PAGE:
On May 31, 2022, BWI Thurgood Marshall Airport (BWI) and the Maryland Department of Transportation Maryland Aviation Administration (MAA) issued a request for proposals (RFP) for the Non-Exclusive Right to Redevelop, Renovate, Lease & Manage the Retail, Restaurant & Commercial Services at BWI Marshall Airport. During the RFP process, amendments were made to address mandatory team qualifications, and another addressed joint venture arrangements. This is a 20-year, lucrative state contract. In November, BWI/MAA recommended New Market Development, a Maryland based minority-owned business for the award. Earlier this month, MAA halted moving forward with the vote to award the contract and a lawsuit has been filed against MAA concerning the RFP process and its amendments.
There are SO many questions around these issues yet to be answered.
Is this really about the RFP process or is a “new standard” being challenged? Are the multi-national corporations blindsided by a new standard that has unleveled their playing field and created an opportunity for full access for all businesses, including minority owned businesses to now be prime contractors? Has the cream risen to the top because there are no longer barriers for equal access to this local lucrative airport concession industry? Minority businesses know all too well about ‘unleveled’ playing fields!
The question is, was the RFP amended to ensure that the standard can truly be one standard by which all businesses could truly participate. Or was it leveled to “hurt” conglomerates, who currently have easy access? A “standard” foundation for any RFP is built upon equal access for all businesses whether they choose to participate or not. Did the RFP in its original form allow for equal access for US- and Maryland based, minority and local businesses? Or did it just allow for the conglomerates that continue to dominate this industry with relative ease? Or is it that the RFP just does not “work” now in its amended form for those corporations “that it has always worked for in the past?” Did the new standard offer an opportunity, for the first time in Maryland history or perhaps American history, for minority-owned businesses to serve as potential primes to a lucrative state contract? Is there something wrong with the standard when it only benefits a certain category of people, or in this case, certain businesses? Is there something wrong with the standard when entities cannot compete equally under the RFP? Yes!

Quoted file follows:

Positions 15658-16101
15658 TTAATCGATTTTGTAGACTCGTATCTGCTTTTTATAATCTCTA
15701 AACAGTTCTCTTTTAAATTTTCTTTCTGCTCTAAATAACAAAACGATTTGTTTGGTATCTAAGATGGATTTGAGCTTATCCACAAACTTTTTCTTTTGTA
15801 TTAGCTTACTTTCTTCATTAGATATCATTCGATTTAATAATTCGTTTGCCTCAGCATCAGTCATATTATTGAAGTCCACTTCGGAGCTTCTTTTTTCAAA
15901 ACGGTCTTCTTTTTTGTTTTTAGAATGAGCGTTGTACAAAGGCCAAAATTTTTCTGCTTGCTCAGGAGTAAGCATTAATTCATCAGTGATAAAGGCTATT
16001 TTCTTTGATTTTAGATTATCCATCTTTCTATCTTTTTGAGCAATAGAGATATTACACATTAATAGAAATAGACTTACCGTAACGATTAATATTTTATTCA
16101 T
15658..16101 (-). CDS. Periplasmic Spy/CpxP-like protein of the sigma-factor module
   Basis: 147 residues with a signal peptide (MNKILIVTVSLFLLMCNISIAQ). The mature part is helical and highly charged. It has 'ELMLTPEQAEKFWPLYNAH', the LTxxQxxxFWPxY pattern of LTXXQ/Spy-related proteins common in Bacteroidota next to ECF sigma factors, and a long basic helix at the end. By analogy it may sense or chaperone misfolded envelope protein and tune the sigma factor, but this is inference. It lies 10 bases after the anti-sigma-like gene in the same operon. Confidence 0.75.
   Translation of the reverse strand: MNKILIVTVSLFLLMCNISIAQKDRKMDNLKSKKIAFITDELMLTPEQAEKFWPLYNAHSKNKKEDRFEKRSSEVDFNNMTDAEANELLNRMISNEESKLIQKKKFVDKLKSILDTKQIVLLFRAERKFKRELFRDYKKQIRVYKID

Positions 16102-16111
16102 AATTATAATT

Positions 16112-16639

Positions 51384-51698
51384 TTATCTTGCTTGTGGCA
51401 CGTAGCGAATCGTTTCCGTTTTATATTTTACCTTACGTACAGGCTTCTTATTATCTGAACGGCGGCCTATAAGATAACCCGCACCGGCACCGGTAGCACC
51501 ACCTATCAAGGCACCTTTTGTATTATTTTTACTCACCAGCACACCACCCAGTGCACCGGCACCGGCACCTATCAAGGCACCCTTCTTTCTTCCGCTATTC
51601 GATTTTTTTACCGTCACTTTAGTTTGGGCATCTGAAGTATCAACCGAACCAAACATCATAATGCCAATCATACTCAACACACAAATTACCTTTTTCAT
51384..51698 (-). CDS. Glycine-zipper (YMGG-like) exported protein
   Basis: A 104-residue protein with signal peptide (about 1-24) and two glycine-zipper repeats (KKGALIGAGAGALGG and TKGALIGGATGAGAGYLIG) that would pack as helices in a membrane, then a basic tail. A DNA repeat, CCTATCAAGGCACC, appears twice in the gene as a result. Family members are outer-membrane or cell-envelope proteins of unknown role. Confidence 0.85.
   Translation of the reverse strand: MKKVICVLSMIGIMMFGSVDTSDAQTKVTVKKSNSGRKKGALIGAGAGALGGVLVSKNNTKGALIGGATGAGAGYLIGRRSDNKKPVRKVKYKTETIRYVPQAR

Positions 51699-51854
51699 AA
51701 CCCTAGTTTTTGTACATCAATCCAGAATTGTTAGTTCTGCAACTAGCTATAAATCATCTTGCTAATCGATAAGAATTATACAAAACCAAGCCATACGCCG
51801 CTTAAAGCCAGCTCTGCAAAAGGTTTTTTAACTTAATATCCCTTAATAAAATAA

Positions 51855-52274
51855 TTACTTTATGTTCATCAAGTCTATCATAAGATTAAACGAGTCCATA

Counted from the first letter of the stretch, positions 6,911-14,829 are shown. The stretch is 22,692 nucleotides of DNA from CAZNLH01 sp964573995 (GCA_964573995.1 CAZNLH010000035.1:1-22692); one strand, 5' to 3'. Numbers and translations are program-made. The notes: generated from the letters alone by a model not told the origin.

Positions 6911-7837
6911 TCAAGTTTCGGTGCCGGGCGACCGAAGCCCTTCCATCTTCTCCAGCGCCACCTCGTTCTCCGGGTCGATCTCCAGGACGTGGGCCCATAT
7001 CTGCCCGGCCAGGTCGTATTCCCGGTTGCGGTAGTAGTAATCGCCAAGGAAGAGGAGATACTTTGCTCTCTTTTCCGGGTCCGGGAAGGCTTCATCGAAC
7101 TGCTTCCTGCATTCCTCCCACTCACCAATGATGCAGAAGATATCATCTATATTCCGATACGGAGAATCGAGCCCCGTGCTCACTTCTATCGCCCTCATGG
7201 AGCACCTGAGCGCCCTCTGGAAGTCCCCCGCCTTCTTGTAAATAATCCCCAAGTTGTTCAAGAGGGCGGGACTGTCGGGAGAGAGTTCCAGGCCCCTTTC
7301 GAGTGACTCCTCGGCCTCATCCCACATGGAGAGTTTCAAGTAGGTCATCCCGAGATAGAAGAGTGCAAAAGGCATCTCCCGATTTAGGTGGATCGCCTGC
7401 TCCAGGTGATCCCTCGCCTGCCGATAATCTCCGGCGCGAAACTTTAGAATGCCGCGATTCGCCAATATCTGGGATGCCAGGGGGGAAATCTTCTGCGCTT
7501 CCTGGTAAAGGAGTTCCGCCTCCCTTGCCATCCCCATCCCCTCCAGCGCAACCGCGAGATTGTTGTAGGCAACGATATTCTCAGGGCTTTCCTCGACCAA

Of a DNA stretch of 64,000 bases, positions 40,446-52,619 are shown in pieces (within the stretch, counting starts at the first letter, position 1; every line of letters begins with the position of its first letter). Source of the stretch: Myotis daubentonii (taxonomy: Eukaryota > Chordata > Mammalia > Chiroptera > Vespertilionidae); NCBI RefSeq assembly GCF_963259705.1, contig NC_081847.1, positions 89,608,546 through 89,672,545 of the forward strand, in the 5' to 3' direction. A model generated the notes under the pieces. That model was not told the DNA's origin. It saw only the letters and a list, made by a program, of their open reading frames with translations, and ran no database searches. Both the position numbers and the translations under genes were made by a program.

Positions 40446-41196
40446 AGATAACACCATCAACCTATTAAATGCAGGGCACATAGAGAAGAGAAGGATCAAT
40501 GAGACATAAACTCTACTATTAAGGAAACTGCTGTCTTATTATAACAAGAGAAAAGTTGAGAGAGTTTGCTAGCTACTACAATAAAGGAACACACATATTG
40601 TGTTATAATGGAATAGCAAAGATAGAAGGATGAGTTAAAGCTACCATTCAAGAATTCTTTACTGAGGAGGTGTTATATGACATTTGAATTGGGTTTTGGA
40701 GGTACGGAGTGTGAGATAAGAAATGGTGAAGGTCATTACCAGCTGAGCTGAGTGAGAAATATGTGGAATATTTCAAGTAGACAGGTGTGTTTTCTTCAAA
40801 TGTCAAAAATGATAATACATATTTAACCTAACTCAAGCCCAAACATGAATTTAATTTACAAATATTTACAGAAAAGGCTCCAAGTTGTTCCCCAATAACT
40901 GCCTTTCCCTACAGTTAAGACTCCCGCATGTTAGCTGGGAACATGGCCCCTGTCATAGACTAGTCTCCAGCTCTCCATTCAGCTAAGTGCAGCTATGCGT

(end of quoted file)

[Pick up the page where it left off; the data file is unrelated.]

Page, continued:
Or is it the case of a healthy competitive environment being challenged? Can the issue be that collectively the parts make a whole that now makes for a whole healthy competitive marketplace? A “collective part” that can effectively compete and win a contract that has historically been awarded to the whole, namely multi-national conglomerates with similar history and experience. Does healthy competition somehow constitute a grave injustice towards a conglomerate, multi-national corporation? Does this really constitute a sound case?
Or should minority-owned businesses be content with simply participating in such RFPs as only an MBE? That, I am sure, would satisfy the “current business environment.” I do understand that MBE programs have their merits; however, the “spirit” and construction of MBE programs are to ensure that minority-owned businesses are positioned to be sub-contractors only. These programs are subject to quotas, with no regulatory oversight and enforcement, and are not intended to produce a prime contractor or generate wealth for MBEs.
Where is the outcry for justice for minority and women-owned businesses that have never had an opportunity to bid on such a lucrative state RFP because it was prepared to only allow entry by a select group of businesses, namely multi-national conglomerates oftentimes headquartered in other countries? Is it because “that is the way it has always been?” Or is it because minority-owned businesses simply accept “what has always been?” Does “the what and the who have been awarded in the past” get to dictate “to whom and how the RFP is amended and how the award will be managed?” And, further, how business will be conducted within the State of Maryland? And we thought that Black lives mattered!
Inequality ranks among the top offenders of injustices in America, along with discrimination, violence, racism, and poverty. It serves to undermine us as a nation. Lack of diversity has cost America $16 trillion dollars over the course of 20 years (according to a study published by Citibank in 2020) because of discrimination and a lack of diversity. Maryland, how much will we save over the next 20 years?
We must work towards deep structural change if we are to realize the ideals of this country and the great State of Maryland. Yes, the appointment of diversity, equity, and inclusion representatives (DEI) is a start, but it is just that, a start. Change comes when we take a hard look at “what has always been” and make laws, and yes, amendments to see “more of what we can imagine our nation and state to be—equality for all under the law.” Is this not how we create long-term change and sustainability in our communities, the State of Maryland and in America?
Can the State of Maryland become the model for charting new “standards” of equality in various industries, including the American aviation industry? Can it be a state that ensures equitable participation in our state economy for all businesses? Can the State of Maryland create a “new standard” that “leaves no business behind?” Or do we have to wait another 20 years for the advances of equality and justice?
Paris M. Brown is associate publisher of The Baltimore Times.